Although the new agreement has positive directions, the need for funding remains a problem. Although funding is not increased, the Commonwealth hopes that states and territories will increase their resources. Read also: Homeless people will continue to rise until governments change course within the Housing Authority. At a time of growing population and persistent housing shortages, the Commonwealth`s recent budget promise to maintain its current AUD 1.3 billion contribution to the housing agreement means that there has been no increase in real funding. It is not enough to cover, let alone increase, the costs of current services. First, the political breadth. Unlike its predecessors, the new agreement aims to improve access to housing “on the whole range of housing.” This applies to the entire range of residential real estate, from the construction of homes in crisis to the home. Within this spectrum, the Commonwealth has set several immediate priorities: the second and arguably the largest set of amendments concerns accountability. These include an expanded list of performance criteria, the Commonwealth, which adopts a standardized approach to data measurements, and a formal independent review of the agreement by the Productivity Commission, which will be implemented within four years.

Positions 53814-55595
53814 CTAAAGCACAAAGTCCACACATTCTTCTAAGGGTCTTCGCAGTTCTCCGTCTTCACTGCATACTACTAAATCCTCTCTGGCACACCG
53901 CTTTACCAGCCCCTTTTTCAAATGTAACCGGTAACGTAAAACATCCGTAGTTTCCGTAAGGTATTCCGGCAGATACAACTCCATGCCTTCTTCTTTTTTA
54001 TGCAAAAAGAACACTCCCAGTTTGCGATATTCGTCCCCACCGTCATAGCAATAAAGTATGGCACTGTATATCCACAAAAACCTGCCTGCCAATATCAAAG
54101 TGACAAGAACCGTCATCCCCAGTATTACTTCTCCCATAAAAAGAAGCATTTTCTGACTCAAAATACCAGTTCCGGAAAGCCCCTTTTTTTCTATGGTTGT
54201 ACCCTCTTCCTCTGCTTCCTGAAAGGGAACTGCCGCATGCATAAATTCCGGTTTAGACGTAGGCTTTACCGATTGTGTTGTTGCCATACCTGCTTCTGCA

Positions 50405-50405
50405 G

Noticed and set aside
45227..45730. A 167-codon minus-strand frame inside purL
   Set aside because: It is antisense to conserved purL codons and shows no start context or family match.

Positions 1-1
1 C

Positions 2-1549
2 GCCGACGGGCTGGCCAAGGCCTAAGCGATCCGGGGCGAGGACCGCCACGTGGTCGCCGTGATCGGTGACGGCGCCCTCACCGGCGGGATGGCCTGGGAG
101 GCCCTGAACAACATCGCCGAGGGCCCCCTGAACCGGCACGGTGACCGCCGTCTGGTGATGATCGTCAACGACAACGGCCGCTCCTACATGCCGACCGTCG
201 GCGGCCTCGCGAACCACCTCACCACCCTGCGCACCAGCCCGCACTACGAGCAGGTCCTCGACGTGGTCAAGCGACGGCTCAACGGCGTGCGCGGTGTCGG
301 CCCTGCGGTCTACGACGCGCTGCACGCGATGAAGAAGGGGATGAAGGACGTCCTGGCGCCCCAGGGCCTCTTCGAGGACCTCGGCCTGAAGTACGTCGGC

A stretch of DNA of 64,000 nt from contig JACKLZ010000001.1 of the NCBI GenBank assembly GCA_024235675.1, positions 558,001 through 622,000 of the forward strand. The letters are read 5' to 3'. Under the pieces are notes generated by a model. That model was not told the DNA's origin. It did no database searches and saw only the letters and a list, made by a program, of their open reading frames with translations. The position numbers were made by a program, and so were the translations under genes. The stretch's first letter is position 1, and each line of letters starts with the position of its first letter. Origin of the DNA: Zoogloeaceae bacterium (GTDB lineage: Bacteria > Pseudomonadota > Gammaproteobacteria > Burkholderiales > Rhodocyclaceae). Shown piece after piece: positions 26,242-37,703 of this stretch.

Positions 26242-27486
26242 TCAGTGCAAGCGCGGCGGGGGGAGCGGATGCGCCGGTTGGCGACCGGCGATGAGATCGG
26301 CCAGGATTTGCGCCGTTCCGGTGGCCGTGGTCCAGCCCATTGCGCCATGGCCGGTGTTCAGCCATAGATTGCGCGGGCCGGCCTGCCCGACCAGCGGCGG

Read more: Australia must reinvigorate affordable housing and not remove it under the terms of the current NPAH 2015/17 agreement, the Commonwealth government will release $230 million over two years, supplemented by states and territories. However, states and territories have contributed more than the federal government, representing nearly $250 million per year to fund about 800 homeless services across Australia. This expanded coverage is generally welcome, but it does not meet the demands of a national housing strategy. This means that many national policies that have a significant impact on housing demand and costs – such as housing investment taxes, immigration levels and income assistance for tenants – remain out of the influence of the agreement. Such a policy also has a strong influence on the prospects for reducing housing stress. It replaces the 10-year national agreement on affordable housing and a number of partnerships since 2008 to combat homelessness – the national partnership agreement to combat homelessness. The most recent agreement presents more achievable performance indicators than their predecessors. It also requires states to report on their annual financial contributions, a worthy step forward for transparency.